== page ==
• Donald, I. (1979). Practical Obstetric Problems. (5th ed). London: Lloyd-Luke, Medical Books Ltd.
  • Donald, I. (1980). Sonar—Its present status in medicine. In A. Jurjak (Ed), Progress in Medical Ultrasound, 1: 001–04. Amsterdam: Excerpta Medica.
  • Jahn, A. et al. (1998). Routine screening for intrauterine growth retardation in Germany; low sensitivity and questionable benefit for diagnosed cases. Acta Ob Gyn Scand, 77: 643–89.
  • Lorenz, R.P. et al. (1990, June). Randomised prospective trial comparing ultrasonography and pelvic examination for preterm labor surveillance. Am. J. Obstet. Gynecol, 1603–10.
  • Mason, G. and Baillie, C. (1997). Counselling should be provided before parents are told of the presence of ultrasonographic ‘soft markers’ of fetal abnormality (Letter). BMJ 315: 180–81.
  • Newnham, J.P. et al. (1991). Effects of frequent ultrasound during pregnancy: a randomized controlled trial. The Lancet, 342: 887–90.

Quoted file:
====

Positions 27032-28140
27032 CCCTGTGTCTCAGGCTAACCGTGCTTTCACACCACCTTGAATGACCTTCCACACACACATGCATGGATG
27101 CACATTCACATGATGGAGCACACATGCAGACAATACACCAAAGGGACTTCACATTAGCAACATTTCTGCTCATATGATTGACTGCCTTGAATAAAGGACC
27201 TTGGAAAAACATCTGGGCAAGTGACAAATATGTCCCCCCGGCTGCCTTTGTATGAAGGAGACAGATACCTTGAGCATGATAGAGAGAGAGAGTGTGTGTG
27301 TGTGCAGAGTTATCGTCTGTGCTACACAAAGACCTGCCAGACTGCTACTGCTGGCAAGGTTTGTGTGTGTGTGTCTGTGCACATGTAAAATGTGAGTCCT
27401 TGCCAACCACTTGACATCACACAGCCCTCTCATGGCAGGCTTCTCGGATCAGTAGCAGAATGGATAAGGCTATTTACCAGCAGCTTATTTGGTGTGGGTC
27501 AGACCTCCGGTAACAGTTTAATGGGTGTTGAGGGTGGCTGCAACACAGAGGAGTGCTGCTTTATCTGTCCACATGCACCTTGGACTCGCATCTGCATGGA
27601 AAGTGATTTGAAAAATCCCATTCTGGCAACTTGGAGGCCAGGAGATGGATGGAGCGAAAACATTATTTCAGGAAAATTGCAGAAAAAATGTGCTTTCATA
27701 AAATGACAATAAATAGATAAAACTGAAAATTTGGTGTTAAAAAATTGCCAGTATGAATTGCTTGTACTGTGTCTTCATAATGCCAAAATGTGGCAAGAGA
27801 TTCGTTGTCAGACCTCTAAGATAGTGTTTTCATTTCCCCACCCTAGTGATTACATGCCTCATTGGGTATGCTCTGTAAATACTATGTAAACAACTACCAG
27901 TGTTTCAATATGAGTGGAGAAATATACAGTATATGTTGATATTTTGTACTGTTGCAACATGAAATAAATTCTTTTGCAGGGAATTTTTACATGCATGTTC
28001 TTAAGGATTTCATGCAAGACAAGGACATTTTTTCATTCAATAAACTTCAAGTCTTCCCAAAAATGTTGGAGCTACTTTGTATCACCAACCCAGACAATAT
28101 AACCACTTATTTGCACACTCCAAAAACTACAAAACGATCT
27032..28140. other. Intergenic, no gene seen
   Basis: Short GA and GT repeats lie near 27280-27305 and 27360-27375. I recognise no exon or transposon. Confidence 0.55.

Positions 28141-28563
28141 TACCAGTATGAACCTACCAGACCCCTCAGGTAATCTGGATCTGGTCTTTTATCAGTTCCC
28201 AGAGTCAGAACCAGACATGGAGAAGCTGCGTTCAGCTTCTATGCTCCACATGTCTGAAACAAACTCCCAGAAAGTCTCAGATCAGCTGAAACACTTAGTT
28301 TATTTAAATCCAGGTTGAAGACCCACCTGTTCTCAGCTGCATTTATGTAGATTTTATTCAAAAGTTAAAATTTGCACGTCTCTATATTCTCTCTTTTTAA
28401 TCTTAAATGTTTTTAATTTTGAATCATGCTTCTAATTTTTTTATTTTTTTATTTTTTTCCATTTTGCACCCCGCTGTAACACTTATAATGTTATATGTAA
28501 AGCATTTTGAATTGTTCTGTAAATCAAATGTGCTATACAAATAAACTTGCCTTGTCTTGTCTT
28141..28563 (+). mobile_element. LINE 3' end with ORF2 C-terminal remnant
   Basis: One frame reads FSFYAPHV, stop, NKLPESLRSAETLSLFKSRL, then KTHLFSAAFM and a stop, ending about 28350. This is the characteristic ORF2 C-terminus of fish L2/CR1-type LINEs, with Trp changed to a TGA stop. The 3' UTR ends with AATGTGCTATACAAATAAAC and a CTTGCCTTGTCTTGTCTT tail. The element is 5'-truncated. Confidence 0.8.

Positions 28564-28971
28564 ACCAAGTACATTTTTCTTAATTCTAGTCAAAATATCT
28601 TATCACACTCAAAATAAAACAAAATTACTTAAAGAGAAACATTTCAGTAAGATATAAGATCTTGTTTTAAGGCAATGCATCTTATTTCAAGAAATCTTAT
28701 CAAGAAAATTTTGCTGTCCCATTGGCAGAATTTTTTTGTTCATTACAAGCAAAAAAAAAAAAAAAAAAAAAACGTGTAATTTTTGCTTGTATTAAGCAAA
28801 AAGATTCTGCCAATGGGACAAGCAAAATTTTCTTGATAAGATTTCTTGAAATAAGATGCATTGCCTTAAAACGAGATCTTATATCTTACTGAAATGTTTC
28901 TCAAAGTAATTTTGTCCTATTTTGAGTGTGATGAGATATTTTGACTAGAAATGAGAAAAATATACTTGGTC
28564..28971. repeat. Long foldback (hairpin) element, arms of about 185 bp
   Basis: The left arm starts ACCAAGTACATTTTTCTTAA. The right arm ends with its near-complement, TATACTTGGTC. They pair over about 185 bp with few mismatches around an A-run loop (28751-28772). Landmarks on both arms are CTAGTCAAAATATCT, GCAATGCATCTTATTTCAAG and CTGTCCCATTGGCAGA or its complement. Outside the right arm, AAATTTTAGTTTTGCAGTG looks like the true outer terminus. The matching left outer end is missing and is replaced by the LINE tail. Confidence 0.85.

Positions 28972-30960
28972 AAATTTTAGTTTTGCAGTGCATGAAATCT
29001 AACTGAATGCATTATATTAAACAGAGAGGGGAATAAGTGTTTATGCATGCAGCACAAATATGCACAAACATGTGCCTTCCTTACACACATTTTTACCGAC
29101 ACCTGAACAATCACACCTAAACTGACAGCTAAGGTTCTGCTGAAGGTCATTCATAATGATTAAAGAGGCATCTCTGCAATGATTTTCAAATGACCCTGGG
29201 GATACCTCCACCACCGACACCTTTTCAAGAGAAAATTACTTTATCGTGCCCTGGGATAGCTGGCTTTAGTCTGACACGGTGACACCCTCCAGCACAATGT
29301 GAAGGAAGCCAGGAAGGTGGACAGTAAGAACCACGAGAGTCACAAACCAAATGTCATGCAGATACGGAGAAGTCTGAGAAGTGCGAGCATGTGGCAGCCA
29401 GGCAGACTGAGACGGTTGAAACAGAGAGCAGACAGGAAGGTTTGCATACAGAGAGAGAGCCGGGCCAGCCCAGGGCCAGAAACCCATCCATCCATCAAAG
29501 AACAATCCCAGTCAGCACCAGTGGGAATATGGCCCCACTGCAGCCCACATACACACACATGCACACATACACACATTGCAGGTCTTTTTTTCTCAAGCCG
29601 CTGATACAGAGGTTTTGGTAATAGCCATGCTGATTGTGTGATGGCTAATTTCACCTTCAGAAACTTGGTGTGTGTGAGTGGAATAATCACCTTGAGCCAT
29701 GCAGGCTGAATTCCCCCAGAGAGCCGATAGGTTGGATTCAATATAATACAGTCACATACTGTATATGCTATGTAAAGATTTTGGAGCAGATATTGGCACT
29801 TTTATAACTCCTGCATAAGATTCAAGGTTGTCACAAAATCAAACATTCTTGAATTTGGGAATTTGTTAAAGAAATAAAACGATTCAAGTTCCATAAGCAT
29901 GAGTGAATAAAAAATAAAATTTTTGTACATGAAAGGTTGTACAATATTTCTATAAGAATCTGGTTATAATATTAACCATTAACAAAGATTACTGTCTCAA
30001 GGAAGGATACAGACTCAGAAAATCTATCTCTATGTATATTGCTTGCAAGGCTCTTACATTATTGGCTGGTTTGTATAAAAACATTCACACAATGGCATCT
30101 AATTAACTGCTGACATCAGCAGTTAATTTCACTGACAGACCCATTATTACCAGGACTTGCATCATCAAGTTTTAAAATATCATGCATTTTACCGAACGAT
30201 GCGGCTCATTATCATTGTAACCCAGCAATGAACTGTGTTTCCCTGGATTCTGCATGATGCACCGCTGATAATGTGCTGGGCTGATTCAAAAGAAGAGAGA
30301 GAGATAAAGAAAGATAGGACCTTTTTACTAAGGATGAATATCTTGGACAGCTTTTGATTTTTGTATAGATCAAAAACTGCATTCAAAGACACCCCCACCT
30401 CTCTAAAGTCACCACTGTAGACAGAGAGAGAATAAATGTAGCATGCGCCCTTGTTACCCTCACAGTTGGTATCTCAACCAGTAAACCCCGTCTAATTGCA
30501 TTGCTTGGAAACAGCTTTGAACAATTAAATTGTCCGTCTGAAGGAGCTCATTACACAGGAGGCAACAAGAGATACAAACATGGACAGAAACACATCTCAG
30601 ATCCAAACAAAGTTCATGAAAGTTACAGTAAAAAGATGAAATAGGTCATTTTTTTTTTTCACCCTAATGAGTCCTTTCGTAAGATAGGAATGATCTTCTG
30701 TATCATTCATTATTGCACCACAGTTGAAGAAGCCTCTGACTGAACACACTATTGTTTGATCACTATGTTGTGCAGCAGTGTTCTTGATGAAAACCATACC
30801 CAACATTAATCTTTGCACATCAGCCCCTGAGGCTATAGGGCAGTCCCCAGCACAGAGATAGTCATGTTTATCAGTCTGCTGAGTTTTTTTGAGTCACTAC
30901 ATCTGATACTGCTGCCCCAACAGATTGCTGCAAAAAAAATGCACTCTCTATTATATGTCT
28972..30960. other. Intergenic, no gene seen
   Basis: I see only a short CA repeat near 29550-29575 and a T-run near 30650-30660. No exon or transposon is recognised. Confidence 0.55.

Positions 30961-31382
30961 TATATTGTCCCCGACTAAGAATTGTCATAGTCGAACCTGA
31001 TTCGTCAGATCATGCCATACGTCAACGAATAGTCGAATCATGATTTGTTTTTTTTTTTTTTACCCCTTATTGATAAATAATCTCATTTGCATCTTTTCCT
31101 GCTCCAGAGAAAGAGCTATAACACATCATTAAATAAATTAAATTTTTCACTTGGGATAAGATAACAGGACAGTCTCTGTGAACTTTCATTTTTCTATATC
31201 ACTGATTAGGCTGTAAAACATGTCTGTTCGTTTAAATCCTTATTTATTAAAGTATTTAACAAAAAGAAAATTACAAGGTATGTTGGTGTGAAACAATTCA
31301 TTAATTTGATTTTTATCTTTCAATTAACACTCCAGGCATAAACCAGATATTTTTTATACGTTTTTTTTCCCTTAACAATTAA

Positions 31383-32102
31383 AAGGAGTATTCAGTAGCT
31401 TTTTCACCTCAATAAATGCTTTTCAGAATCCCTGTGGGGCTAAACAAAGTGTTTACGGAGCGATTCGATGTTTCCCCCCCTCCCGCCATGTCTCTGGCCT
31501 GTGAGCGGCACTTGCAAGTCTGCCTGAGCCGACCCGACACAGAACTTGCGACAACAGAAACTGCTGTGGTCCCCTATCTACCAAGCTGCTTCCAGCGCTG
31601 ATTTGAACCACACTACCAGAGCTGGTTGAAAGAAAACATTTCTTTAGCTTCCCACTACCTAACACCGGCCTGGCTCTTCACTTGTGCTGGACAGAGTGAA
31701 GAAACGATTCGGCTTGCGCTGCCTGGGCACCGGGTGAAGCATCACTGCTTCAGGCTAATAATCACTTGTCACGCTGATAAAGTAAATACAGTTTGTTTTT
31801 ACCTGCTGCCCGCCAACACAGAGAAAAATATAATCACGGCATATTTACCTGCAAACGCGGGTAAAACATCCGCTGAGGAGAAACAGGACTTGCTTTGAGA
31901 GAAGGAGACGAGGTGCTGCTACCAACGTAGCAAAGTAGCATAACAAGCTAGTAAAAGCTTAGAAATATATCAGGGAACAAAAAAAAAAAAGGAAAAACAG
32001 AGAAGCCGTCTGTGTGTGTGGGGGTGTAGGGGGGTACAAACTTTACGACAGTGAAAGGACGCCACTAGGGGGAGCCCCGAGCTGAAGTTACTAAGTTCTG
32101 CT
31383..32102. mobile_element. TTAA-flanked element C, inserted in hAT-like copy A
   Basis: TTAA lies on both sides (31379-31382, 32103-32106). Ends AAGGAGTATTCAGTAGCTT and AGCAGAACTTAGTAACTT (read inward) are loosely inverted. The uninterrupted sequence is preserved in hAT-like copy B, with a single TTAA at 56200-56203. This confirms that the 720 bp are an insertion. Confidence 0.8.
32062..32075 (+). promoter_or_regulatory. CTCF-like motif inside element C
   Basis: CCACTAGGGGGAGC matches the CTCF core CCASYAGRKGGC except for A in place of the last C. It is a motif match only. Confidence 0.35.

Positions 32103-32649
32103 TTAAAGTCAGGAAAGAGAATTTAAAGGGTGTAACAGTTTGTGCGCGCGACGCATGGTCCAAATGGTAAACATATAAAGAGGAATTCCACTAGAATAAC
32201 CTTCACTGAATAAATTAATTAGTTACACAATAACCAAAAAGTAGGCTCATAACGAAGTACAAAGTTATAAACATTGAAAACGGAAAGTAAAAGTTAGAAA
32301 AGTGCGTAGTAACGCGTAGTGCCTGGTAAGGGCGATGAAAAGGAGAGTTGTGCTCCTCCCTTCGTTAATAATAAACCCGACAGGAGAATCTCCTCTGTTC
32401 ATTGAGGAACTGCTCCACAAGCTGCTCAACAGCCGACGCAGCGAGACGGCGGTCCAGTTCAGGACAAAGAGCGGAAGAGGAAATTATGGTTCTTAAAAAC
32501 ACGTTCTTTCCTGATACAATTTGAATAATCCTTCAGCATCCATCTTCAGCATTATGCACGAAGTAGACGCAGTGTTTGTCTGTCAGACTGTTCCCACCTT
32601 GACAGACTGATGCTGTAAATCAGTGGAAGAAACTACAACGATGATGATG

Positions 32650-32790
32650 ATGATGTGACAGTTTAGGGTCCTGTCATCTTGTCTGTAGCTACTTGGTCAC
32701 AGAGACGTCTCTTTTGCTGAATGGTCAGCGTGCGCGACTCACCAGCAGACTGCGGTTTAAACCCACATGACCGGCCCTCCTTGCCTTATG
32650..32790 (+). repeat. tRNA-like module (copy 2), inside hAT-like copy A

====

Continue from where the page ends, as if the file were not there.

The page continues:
• Saari-Kemppainen et al. (1990). Ultrasound screening and perinatal mortality: controlled trial of systematic one-stage screening in pregnancy. The Lancet, 336: 387–91.
  • Salvesen, K.A. et al. (1992). Routine ultrasonography in utero and school performance at age 8–9 years. The Lancet, 339.
  • Skari, H. et al. (1998). Consequences of prenatal ultrasound diagnosis: a preliminary report on neonates with congenital malformations.
  • Tarantal, A.F. et al. (1993). Evaluation of the bioeffects of prenatal ultrasound exposure in the Cynomolgus Macaque (Macaca fascicularis). Chapter III in Developmental and Mematologic Studies, Teratology 47: 159–70.
  • Taskinen, H. et al. (1990). Effects of ultrasound, shortwaves, and physical exertion on pregnancy outcome in physiotherapists. Journal of Epidemiology and Community Health 44: 196–201.

4 comments:

  1. Wow! I am completely appalled! I had 3 or 4 of these when I was pregnant! Never, never again! Now if my son has a speech delay or a learning disability I will forever look back to those times I had ultrasounds. We should be able to sue for stuff like this! Seriously.....4 ultrasounds and not even 1 is completely safe!!! UGH!!